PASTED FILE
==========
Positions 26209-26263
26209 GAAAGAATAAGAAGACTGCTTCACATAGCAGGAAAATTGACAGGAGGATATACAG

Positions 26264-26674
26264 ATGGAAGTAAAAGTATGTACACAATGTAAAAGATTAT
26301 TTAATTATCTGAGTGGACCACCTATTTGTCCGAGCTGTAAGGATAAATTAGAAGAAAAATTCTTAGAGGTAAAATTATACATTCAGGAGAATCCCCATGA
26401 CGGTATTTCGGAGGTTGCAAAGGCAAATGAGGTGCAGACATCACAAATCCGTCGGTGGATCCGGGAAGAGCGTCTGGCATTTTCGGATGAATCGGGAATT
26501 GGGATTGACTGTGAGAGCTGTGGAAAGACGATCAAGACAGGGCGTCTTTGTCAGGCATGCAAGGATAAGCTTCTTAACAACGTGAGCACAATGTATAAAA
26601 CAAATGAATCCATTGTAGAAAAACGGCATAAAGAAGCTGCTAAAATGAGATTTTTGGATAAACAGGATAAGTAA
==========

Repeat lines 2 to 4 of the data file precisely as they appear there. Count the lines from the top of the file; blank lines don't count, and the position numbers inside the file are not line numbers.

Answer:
26209 GAAAGAATAAGAAGACTGCTTCACATAGCAGGAAAATTGACAGGAGGATATACAG

Positions 26264-26674
26264 ATGGAAGTAAAAGTATGTACACAATGTAAAAGATTAT